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Tuff-a-Nuff Farm Finds a New Home Through Catskills FarmLink

Tuff-a-Nuff Farm Finds a New Home Through Catskills FarmLink

Photo: Where June Wright goes, her heifers follow. June’s 16 heifers are enjoying room to roam on the 500-acre farm June is now leasing as a result of a free ad placed by landowner, Andrew Ebenstein on Catskills FarmLink.


Sonia Janiszewski

Tuff-a-Nuff Farm Finds a New Home Through Catskills FarmLink
Landowner and Farmer Connect Through Free Online Resource

WALTON, NY, July 25, 2012 - Catskills FarmLink, a collaboration of Catskills organizations committed to the future of agriculture in the region, today announced a successful landowner-farmer match resulting from a free online land listing on A previously idle 500-plus acre Bovina farm listed by Andrew Ebenstein is now being leased by June Wright of Tuff-a-Nuff Farm and her family.

For several years Ms. Wright has been building a small herd of heifers while looking for the right opportunity to rent a farm at which she could begin living her life-long dream of starting a small dairy. She also raises sheep, goats, chickens, ducks and horses, and is interested in bringing a few beef cattle to the land.

“We expect to be milking within a year,” she said. “The barn is in great shape but there is work to be done. We will have to check milk lines and get the gutters moving. Since we arrived we’ve been focused on fencing issues and are really still just moving in.”

Named after their first cow, Tuff-a-Nuff Farm is becoming a reality. However, beginning farmers throughout the country face steep challenges. Ms. Wright and her family are leasing the farm and related agricultural property as well as a three-bedroom house, as part of a five-year lease. The first year is a trial year. During the first 12 months either party may terminate the agreement.

“There is serious excitement in the air at Tuff-a-Nuff Farm, but June is not a stranger to farming and recognizes the overwhelming realities of more space, new surroundings and more chores,” said Sonia Janiszewski, Catskills FarmLink coordinator. “Our partner organizations are here to provide support and resources to the farm as it sets it roots on this new land. We’ve talked about what June envisions for next steps and how the partners may be able to help. The first step will be connecting with Cornell Cooperative Extension, and Farm Catskills will be keeping an eye out for funding opportunities that could be used for on-farm improvements.”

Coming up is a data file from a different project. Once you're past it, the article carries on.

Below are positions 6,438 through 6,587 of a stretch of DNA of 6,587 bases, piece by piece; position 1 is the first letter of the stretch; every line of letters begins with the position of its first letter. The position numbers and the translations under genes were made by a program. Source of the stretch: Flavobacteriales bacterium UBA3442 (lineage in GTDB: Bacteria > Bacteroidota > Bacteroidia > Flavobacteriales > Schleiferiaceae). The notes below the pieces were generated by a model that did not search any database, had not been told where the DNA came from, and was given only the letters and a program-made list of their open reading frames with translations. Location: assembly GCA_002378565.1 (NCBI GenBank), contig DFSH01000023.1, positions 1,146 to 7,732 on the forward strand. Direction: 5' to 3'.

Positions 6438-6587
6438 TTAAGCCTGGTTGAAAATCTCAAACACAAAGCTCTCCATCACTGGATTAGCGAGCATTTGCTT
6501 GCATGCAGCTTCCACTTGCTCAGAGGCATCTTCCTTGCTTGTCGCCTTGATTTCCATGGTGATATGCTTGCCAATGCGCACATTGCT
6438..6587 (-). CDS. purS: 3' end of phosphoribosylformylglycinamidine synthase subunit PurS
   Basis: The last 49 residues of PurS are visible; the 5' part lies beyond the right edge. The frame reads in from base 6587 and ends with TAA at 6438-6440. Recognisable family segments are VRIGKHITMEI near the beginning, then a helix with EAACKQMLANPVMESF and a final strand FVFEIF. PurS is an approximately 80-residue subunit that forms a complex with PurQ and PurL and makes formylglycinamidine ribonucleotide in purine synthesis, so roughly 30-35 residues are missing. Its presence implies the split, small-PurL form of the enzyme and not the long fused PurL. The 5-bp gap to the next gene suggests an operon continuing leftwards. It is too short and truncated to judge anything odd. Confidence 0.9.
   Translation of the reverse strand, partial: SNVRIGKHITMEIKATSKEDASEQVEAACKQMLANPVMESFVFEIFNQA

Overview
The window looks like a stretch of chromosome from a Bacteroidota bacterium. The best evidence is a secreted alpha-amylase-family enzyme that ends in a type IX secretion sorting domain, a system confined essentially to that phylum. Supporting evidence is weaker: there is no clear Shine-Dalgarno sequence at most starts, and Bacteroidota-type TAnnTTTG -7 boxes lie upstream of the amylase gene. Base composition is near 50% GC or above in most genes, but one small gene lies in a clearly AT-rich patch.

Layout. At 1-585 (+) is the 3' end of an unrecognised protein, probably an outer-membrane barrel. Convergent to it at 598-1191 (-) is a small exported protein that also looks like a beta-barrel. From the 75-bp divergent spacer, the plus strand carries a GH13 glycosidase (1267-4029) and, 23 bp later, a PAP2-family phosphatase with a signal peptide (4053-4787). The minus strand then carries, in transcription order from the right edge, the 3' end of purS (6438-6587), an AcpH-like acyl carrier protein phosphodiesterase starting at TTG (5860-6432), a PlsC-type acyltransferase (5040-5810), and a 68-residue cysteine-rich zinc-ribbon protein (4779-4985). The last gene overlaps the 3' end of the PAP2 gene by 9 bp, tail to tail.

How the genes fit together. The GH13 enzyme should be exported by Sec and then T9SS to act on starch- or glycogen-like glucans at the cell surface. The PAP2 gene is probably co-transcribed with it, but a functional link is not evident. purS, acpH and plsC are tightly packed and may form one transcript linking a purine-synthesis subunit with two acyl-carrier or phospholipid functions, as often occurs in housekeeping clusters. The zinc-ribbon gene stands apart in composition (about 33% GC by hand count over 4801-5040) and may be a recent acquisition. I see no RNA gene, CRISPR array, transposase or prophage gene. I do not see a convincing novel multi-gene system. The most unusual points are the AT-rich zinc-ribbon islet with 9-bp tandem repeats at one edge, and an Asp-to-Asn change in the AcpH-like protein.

Ms. Wright’s son-in-law found the property listing on Catskills FarmLink through an Internet search. As the listing reads, “The property has been an active dairy farm for over a century, and we are looking for a responsible individual or family who is willing and able to carry on that tradition.” After a few conversations with Ms. Wright, Mr. Ebenstein felt he’d found the right farm tenant.

“June has two grown daughters and they all have farming experience. She has been slowly building a herd by raising calves, and has about a dozen or more at present,” he said. “She also has a variety of other animals - horses, goats and chickens. She outgrew her location and needed a real farm if she is to continue to grow. She and her daughters have other employment (one on a dairy and the other on a horse farm), and so their small operation isn’t the basis for their survival.”

Catskills FarmLink serves beginning farmers looking to transition to independent farm management, existing farmers looking to acquire or access more land, like Ms. Wright, and landowners interested in making property available for agricultural use, like Mr. Ebenstein.

The need for this service is affirmed by project partner and Watershed Agricultural Council’s Executive Director, Craig Cashman, “Farming and working landscapes in the watershed is our preferred land use. Everyone in the watershed wins when land either stays in production or can be placed back into production. It is wonderful for the regional economy and sustains the culture of our region.”

The site compiles user-submitted properties and offers a range of resources related to land access. Online resources include statewide and regional contacts that support the farming community; land lease planning and landowner guides; opportunities like educational workshops, networking events, classifieds, internships, job offerings, equipment and livestock sales, and distribution partnership/sharing.

Site users submit listings on at no charge. Classified categories include equipment, hay and feed, land seekers, livestock and agricultural services.

Visit to explore land listings and classifieds or submit your own, and to learn more about farming and land access in the region.

Catskills FarmLink is a collaborative effort of regional organizations committed to the future of agriculture in the region. These organizations include Catskill Mountainkeeper; Cornell Cooperative Extension of Delaware, Schoharie and Sullivan Counties; Delaware Highlands Conservancy; Farm Catskills; Farmhearts; NYC Department of Environmental Protection; and the Watershed Agricultural Council.

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